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« Reply #68 on: September 08, 2014, 10:13:59 am »

Snow/Arcane power with a keyword that makes you lose if your deck contains any cards only printed in ABU Limited seems like plenty. That actually leaves real power in slightly better shape because of cards like Illusionary Mask and Time Vault/Timetwister.

Total aside: are there any non-P10 cards played in Vintage today that were only in ABU Limited?

Berserk and Mask are fringe (un)playables. Berserk got reprinted, but Mask never did. Gauntlet of Power sees play in EDH, but not Vintage. Duals had a printing in Revised. Word of Command gets mentioned from time to time, but it isn't even remotely playable.
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« Reply #69 on: September 09, 2014, 04:01:25 pm »

Yes of course it sucks Black lotus is ridiculously priced but we already all knew that and wizards is never abolishing the reserved list, best to get over it.

Back to original topic, in my opinion outside from breaking the reserved list, the best way for wizards to support vintage is a) reprint non reserved list staples (a paper sorta vintage masters would be perfect) b) give the format more coverage/ make it more visible/ Promote it c) break the common cliches (turn 1 format, Cointoss = Good game, ...) and show people the real face of vintage (skill intensive, Interactive, exciting, ...) d) authorize official proxies of reserved list staples at sanctionned events e)Host Regular High level vintage events g) since the supply of power is very limited, cards are getting old, and demand is likely to increase if they help it grow, do a special print with low print run to serve as special rewards
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« Reply #70 on: September 09, 2014, 05:15:00 pm »

I guess letter G would break the Reserved List and couldn't be done. Aside from that, I totally agree with the rest.

But since they most likely will continue with MTGO-only Vintage support, at least they could print a Vintage Masters 2 soon, including missed cards like Blightsteel Colossus, Goblin Welder and a lot of other really played cards that were missing from VMA. Blightsteel, Forbidden Orchard and whatnot tripled their prices since June.

And Online Tournaments giving out P9 would be great too. (but we could do that, right?)
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« Reply #71 on: September 13, 2014, 07:14:55 am »

Yeah, as long as Magic: The Gathering is in the hands of Wotc I don't expect an abolishment of the Reserved List. It wouldn't make much sense with so much emphasis on the marketing of Standard cards anyway. Their way of working around it with Magic Online might not be for everyone, but I think it's a neat idea. The only thing I'm missing are more premier events with emphasis on a heavy payout. I don't think it will happen but I keep my fingers crossed for a potential Vintage Mocs.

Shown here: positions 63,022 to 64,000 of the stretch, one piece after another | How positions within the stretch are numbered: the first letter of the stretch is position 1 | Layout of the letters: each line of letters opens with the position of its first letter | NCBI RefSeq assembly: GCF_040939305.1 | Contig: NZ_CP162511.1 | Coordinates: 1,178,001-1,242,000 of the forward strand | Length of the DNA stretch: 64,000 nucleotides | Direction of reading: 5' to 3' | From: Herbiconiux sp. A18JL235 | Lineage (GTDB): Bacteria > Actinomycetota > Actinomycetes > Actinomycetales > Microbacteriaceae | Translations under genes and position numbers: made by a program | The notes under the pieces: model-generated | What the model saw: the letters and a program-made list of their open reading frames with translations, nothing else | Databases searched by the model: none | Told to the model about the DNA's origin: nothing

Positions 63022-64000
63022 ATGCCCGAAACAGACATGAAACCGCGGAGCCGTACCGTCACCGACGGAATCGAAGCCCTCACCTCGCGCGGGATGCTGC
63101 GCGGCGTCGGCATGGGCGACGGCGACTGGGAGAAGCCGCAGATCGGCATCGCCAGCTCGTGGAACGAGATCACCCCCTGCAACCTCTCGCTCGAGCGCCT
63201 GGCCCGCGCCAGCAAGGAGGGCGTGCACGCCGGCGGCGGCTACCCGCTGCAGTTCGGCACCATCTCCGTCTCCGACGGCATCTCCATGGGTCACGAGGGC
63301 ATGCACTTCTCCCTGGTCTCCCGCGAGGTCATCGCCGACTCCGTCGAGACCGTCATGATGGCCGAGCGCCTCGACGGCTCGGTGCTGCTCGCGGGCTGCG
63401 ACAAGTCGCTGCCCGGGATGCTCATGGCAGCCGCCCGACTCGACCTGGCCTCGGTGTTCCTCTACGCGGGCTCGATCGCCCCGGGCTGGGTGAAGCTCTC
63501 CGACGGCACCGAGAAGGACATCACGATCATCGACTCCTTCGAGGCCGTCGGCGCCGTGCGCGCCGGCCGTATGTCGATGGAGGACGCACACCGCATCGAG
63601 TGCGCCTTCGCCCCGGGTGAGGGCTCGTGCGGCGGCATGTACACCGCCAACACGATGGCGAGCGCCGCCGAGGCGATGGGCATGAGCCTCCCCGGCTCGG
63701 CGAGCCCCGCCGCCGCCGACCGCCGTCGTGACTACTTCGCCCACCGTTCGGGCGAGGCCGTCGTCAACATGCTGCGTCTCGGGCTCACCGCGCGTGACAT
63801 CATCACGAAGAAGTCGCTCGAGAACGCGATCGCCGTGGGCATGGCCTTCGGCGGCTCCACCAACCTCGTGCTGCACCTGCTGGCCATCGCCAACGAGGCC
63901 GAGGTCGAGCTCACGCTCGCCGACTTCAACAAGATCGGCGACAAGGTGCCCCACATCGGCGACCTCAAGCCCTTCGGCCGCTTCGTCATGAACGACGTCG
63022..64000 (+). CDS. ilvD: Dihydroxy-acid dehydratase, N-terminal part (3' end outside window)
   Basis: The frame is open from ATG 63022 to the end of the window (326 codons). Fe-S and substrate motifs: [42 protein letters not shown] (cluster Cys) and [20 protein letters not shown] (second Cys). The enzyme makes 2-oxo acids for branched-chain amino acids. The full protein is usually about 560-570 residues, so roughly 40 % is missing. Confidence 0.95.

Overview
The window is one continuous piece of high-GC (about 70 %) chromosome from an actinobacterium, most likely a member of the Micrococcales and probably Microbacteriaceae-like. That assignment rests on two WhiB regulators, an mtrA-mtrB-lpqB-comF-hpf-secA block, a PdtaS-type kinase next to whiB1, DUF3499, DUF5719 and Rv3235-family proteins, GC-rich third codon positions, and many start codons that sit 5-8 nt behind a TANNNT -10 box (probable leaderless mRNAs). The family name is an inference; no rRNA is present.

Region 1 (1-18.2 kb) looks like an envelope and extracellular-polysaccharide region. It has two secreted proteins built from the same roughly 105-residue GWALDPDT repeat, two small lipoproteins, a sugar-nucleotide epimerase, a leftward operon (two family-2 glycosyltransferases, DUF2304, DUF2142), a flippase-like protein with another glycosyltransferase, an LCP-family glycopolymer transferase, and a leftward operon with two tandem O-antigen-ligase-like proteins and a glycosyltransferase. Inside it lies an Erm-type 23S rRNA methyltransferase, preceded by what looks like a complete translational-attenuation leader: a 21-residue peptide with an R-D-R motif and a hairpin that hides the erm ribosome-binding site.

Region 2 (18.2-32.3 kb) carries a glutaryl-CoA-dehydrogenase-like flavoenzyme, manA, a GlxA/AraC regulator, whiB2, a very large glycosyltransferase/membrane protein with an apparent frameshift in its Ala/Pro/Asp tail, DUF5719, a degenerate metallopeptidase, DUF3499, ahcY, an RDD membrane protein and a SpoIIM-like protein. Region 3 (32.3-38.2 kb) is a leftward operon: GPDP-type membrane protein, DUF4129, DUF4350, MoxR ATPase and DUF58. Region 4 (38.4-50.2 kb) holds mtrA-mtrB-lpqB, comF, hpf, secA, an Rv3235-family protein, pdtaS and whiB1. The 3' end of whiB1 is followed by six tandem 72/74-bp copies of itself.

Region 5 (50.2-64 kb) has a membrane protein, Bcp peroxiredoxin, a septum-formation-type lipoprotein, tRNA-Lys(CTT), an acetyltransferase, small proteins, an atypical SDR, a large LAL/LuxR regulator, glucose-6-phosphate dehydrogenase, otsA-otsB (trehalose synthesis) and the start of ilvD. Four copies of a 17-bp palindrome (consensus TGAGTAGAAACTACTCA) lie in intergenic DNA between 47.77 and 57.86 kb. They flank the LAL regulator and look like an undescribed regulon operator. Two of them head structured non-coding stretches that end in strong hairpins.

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« Reply #72 on: September 13, 2014, 10:35:19 am »

It's not just Magic: Online.  Modern is also a tremendously elegant solution to the Reserve List problem.  Give it five more years.  If Magic's growth is stagnant or better for that period of time, you will see far less distinction between Modern and Legacy during that time. 

What I like about Khans, which puts some of the self-limiting mechanics of Theros in perspective, is that Wizards is not at all afraid of powerful effects, even at cheap mana cost.  They just want to build in true barriers to preventing those effects from happening so early in the game that people don't get at least three or four good turns in. 

They're format-engineering Modern to be more what the early developers probably wanted Magic to be.  In the past, they stomped out unexpected interactions with power-level errata.  They're now far more savvy about designing cards around these problems.  We see this as their timidness (Heroic is limited to Spells, and only spells You Control, when removing either one of these makes it instantly a powerhouse, Endure taps and is sorcery speed, etc) but really it's just very careful format-engineering to stomp out overpowered combos before they are born.  As they have shown with things like Sundial of the Infinite and Stroinc Resonator, they're perfectly capable of printing crazy, niche, unique cards while still slipping quietly between the walls of combos.

They also benefit hugely in Modern from creatures and removal being potent enough to demand a very high level of performance out of combos to allow them to see play.  We don't see Mindcrank/Guildmage, Resonator/Seeker combo decks in Modern, even though they're totally possible. 

I guess the short version is that the Reserve List is a red herring today, as I said before, and will continue to get less and less relevant over time.  The problem is solving itself. 

That solution does not involve paper Vintage, sadly.
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« Reply #73 on: September 13, 2014, 03:55:45 pm »

I guess the short version is that the Reserve List is a red herring today, as I said before, and will continue to get less and less relevant over time.  The problem is solving itself. 

That solution does not involve paper Vintage, sadly.
The Reserve List does include Gaea's Cradle, the duals, and other effects that are strong, but not broken. I don't think Snow duals have the potential to break any format and should most definitely be printed. The should also print Snow Wasteland while they're at it (T: colorless; T, sac: Destroy target snow land).